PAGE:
First start, first drive

Fail.  On both. Sorta.

This will be short without much detail on work performed…

First start since reassembly.  Immediate start. Immediate noise.  I couldn’t quite make it out because the exhaust had not been installed yet, but there was at least a definite lifter tick.  I’d would find out later that it was more than that.

I successfully got it driven down the street to Expert Exhaust for a complete exhaust including Flowmaster Series 50 Delta  Flow mufflers, which are much more aggressive sounding than I expected.

Rocker arm mayhem. Click to enlarge – use browser back button to return.

Things were much quieter now though than they previously were being exhaust-less.  This allowed me to find the source of the noise under the hood.  During rocker arm install, I had stripped the threads in a couple of rocker arm bolt holes.  I repaired them with thread inserts (Helicoil type).  Apparently I did not do at least one correctly and it stripped the insert and broke the rocker arm cradle.  It was just dangling there.  A quick trip to the yard for a new cradle and another Helicoil install later, it was all back together and working properly again… Except I still have a small lifter tick that goes away after a few minutes.  Annoying, but OK.

A tow to the transmission shop. Click to enlarge – use browser back button to return.

After the rocker arm repair, I went for another short test drive..  Now I find that the 4L60E transmission had decided it no longer wanted to work correctly.  It was shifting perfectly fine before removing it from the donor vehicle  and shifted good as I drove to the exhaust shop, but now it had given up third/fourth gear.  Typical for these OEM transmissions.  Instead of removing the transmission myself and delivering to the shop, I decided to just let them do the removal.  So, a tow to the transmission shop to get some updated internals and performance clutches installed resulted in a beautiful shifting smooth ride.

It was a beautiful sunny drive home and the farthest drive I had gotten to take in it yet.  Within just a couple miles in town, I received four compliments on the truck.  That was a nice feeling, but still didn’t completely make-up for the transmission rebuild cost.  Close, but not quite.

First accelerator pedal is too high. Click to enlarge – use browser back button to return.

During the drive, I found a few small things that needed work.  One major issue was the accelerator pedal.  I made no adjustments to the fitment of the pedal when installing and just installed the untouched OEM electronic pedal.  This was unacceptable because the accelerator pedal was at the same height or level as the brake pedal.  It was very dangerous to press the brake pedal because if not extremely careful, you would also touch the accelerator as the brakes were applied.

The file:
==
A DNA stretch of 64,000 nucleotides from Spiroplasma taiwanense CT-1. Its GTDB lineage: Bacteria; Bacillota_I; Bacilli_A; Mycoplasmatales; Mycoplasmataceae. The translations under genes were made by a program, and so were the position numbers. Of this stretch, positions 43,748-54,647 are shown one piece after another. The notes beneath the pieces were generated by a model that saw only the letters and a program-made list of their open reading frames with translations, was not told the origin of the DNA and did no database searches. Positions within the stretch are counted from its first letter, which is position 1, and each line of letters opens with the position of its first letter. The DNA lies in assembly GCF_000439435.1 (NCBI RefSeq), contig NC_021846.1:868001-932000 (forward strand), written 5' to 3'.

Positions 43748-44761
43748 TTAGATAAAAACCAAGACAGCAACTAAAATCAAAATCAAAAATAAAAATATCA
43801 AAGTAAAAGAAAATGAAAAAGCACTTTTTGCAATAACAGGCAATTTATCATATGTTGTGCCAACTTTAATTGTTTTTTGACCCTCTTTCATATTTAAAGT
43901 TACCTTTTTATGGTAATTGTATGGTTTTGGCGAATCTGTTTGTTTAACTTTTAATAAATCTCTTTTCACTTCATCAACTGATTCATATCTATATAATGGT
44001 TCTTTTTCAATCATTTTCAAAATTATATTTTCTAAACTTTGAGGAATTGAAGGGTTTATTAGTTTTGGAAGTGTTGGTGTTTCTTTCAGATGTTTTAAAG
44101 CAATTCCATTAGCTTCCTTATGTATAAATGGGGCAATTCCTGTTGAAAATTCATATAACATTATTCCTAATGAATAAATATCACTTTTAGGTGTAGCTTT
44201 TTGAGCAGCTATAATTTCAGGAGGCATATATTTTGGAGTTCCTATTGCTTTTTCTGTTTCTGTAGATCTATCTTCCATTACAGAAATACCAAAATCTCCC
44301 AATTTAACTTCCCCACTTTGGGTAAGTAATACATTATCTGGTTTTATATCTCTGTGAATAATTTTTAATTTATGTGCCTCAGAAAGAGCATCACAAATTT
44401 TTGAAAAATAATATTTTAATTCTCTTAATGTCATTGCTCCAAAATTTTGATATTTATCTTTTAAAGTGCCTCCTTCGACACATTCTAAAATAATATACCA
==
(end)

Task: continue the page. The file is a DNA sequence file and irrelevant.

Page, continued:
Modifying accelerator pedal. Click to enlarge – use browser back button to return.

I obtained another accelerator pedal from the yard so as to not destroy the one I had already working in case it all went bad.  Pedal, TAC and wiring was only $5 !   After careful measuring of the physical travel as well as the electronic “travel” (Throttle Position movement) I determined that I could adjust the pedal lower by approximately 2″.  I carefully cut and bent the foot pedal “arm” to the desired position and welded it in place.  After some tidying up of the weld and some satin rattle can paint, it was like new again, only better.  I reinstalled the pedal and the feel and location was much like original.  Success.

Modified pedal on bottom. Click to enlarge – use browser back button to return.

 

Modified pedal sits 2″ lower. Click to enlarge – use browser back button to return.

Next came Speedometer calibration.  That went excellent and quick once I found a one mile stretch to do so.  It just happened from my garage, up and around the back neighborhood Cul de sac and back into my garage was one mile exactly.  Done.

Finished and installed gauge cluster with Marshall Comp 2 LED gauges. Click to enlarge – use browser back button to return.

Next was the none-working Tachometer.  I assumed this issue was the usual LS tach problem where the PCM doesn’t supply enough voltage signal to the tach so that is does not allow it to operate.  This is resolved by adding a resistor  between the signal and 12v+ ACC.  Further research supplied info from Marshall (my gauge manufacturer) that this was likely the case and they suggested a 640 Ohm to 1K Ohm resistor to resolve the problem.  I just happened to have some 1K Ohm resistors in my kit and they seemed to work perfectly.

Next gauge fix will be the issue of a 30 Ohm sending unit supplying a 0-90 Ohm gauge.  I have two options; a new 0-90 Ohm sending unit or Programmable Fuel Level Gauge Interface Module from Marshall that allows you to use your stock fuel sender with any gauge.  The fuel sender is much cheaper, but also much more work to install.

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